From hockey stick to an AK-47 rifle: Sardar Singh gets set for his new role.(Sourced)
From hockey stick to an AK-47 rifle: Sardar Singh gets set for his new role.(Sourced)

Netting criminals, not goals: Former hockey skipper gets set for new innings, but Covid holds him up

Sports star self isolating after contracting Covid-19 can’t wait to get back to ‘fascinating’ training in weapons handling and investigations at the Madhuban Police Academy
Hindustan Times, Chandigarh | By Saurabh Duggal
UPDATED ON SEP 24, 2020 09:09 PM IST


Earlier, it was all about maintaining peak fitness levels and honing his hockey playing skills as captain of the Indian team. Now,for 34-year-old Sardar Singh, life is as disciplined as before, but since he hung up his (sports) boots the stick has been replaced by weapons and strategising is done to net criminals, not goals.

Undergoing police training at the Haryana Police Academy in Madhuban, Sardar Singh’s morning starts with parade and physical training drills followed by classes in weapons handling and operations, investigation theory and law. Special instructions are given to cadets by top policemen narrating their experiences in handling critical situations.

In the current situation, new lessons in handling the Covid-19 lockdown and “unlock” situations are also imparted.

However, things have come to a halt for a brief while, again due to Covid-19, as the sportsman and winner of Arjuna and Rajiv Gandhi Khel Ratna awards, currently training as deputy superintendent of police (DSP), has tested positive for Covid-19.

Isolating at home in Panchkula, Sardar Singh says: “There have been Covid-19 cases in Madhuban, outdoor training is discontinued for the last few days. All seven DSP trainees in my batch were tested and two, including me, were found positive. Being part of the police force, in the recent past, we have had numerous discussions on the outbreak so I am not psychologically impacted by the news.”

Fortunately, though he does not have any symptoms, Sardar Singh is self isolating at home according to health protocols and will rejoin the academy once he recovers.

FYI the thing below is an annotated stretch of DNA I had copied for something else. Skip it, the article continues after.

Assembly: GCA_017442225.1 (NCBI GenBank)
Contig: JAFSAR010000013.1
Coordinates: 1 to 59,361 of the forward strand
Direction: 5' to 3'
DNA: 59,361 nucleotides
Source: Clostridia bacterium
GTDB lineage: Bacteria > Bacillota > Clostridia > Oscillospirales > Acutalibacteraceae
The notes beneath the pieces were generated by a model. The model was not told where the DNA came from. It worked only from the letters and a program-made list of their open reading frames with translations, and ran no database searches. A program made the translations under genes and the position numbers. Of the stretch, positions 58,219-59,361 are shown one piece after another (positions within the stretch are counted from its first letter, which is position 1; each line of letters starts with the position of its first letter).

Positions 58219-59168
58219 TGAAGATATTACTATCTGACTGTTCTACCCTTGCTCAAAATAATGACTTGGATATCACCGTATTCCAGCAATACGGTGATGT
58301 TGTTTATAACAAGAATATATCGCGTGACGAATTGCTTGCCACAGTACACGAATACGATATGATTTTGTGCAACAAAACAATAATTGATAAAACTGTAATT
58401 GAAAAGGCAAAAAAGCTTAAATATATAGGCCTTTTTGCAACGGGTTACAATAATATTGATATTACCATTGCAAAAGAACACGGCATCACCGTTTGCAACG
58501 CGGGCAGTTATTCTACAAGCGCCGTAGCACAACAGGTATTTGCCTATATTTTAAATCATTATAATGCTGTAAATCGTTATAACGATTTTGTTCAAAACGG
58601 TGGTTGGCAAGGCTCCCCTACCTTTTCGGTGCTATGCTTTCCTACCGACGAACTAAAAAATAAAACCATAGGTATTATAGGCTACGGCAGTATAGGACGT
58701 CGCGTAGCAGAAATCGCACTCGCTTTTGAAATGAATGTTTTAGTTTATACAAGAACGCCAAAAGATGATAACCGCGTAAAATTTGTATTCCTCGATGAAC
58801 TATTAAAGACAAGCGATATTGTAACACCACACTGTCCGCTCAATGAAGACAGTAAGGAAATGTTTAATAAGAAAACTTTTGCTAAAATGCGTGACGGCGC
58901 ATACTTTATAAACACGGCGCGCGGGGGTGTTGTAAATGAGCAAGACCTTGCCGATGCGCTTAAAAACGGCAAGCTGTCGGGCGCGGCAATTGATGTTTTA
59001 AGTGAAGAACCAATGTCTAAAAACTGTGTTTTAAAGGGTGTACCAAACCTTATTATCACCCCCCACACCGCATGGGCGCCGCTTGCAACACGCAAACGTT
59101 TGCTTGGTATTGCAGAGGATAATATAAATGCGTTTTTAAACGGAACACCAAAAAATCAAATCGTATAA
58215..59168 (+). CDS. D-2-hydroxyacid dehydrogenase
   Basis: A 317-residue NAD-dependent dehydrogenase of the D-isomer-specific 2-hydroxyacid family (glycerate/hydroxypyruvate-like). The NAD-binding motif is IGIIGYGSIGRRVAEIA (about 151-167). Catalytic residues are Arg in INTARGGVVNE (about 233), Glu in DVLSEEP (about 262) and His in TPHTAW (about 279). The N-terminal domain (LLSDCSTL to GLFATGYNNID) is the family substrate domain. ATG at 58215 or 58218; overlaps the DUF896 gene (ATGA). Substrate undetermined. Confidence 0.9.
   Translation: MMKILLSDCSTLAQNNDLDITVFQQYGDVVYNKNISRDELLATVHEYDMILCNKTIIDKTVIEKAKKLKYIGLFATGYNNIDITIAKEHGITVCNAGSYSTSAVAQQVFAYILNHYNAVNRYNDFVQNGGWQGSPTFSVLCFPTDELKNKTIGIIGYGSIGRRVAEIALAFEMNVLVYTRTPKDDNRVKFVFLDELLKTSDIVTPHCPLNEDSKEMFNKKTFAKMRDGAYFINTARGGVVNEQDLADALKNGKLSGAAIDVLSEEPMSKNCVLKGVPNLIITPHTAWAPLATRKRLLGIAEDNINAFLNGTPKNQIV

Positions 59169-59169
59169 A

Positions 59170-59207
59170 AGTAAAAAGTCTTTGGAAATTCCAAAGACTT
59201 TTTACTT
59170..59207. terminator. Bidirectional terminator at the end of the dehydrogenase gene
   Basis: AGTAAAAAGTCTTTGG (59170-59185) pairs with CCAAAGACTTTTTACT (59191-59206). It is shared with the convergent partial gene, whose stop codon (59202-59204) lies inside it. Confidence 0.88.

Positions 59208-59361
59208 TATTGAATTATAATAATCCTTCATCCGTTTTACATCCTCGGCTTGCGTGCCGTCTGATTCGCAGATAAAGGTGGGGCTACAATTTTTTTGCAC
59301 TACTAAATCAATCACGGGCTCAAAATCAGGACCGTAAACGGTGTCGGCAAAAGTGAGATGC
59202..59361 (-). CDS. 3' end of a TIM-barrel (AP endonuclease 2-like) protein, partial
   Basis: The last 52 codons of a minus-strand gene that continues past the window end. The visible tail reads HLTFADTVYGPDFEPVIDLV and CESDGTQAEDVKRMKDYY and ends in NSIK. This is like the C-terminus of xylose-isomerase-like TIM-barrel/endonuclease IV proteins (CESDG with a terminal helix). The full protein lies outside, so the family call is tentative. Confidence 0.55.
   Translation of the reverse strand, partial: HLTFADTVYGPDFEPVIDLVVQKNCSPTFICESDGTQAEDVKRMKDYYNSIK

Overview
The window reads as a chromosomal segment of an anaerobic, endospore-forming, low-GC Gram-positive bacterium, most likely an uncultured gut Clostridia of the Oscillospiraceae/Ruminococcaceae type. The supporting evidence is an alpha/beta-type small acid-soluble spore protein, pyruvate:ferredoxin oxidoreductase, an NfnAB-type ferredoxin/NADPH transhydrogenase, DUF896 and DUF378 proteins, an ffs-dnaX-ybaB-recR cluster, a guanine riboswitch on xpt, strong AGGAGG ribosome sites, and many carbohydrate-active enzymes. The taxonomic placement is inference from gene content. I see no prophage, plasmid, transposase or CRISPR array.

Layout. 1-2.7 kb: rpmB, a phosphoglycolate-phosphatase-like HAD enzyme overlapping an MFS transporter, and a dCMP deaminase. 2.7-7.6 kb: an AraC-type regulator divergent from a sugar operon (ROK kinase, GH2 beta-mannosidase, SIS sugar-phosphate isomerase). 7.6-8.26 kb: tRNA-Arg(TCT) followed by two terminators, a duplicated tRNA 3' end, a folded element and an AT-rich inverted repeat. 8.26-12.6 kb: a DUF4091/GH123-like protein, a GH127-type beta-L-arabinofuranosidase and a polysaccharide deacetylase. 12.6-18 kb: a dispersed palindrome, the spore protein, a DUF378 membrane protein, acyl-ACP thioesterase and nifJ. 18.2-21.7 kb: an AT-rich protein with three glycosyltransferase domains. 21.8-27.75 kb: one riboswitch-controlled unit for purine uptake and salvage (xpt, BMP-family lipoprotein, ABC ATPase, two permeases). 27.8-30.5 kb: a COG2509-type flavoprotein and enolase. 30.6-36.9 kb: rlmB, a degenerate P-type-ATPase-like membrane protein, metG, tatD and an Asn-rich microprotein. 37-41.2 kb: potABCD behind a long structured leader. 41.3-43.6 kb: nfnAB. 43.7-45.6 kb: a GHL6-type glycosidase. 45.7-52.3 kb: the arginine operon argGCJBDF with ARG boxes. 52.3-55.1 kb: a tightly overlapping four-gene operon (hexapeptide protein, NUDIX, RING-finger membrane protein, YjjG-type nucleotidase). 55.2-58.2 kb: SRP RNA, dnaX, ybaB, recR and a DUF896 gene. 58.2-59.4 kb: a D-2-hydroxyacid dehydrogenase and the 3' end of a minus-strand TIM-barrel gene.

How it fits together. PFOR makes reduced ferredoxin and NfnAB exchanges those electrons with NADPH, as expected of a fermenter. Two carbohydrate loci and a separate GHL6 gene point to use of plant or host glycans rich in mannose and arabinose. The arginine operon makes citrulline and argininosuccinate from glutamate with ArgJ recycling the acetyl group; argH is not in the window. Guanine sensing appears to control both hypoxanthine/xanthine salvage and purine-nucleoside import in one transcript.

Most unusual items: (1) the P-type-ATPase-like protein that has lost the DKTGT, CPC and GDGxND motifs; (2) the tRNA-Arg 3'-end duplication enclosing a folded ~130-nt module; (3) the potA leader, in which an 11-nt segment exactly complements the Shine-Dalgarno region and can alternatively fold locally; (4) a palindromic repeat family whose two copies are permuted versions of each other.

The transition from sports gear to khaki, he says, has been easy. “Police training has again put me back in the schedule of my playing days. In Madhuban we have to get out of bed at 4.30am for parade, followed by two sessions of PT drills.”

Sitting in class used to be ‘tough’

The toughest challenge for the veteran of over 300 international matches is to sit in a classroom for theoretical sessions. “It’s almost after a gap of 14 to 15 years that I am back in the classroom culture. Because it’s police training you can’t afford to take anything lightly, so I had no other choice. Initially, I found it tough to sit still in class but later, when we got to investigation theories and weapons my interest levels peaked.”

Grateful to the ustads (teachers) for being tough but supportive, Sardar Singh says, “At times, whenever I get stuck and have issues related to the technicalities of the training, they (teachers) do a lot of hand-holding.”

Grateful for support

When asked if he’s getting special treatment being the sports star that he is, Sardar Singh replies, “Once you are in the police academy, everyone is treated at par. But I am thankful to the director of the academy, Inspector General Yoginder Singh Nehra, who is always there to support us and listen to our queries.”

The two-time Olympian was recruited as a DSP in the Haryana police force under the sports quota in 2008 but could not undergo the mandatory one-year training.

Last year, after announcing his retirement, he joined police training, taking a couple of months off in between to play in the professional league in Canada.

“My training is in its final phases and after that we will undergo three months of field training at a police station. Let’s hope I am able to contribute similarly to the police services as I have done in the sports field,” he signs off.

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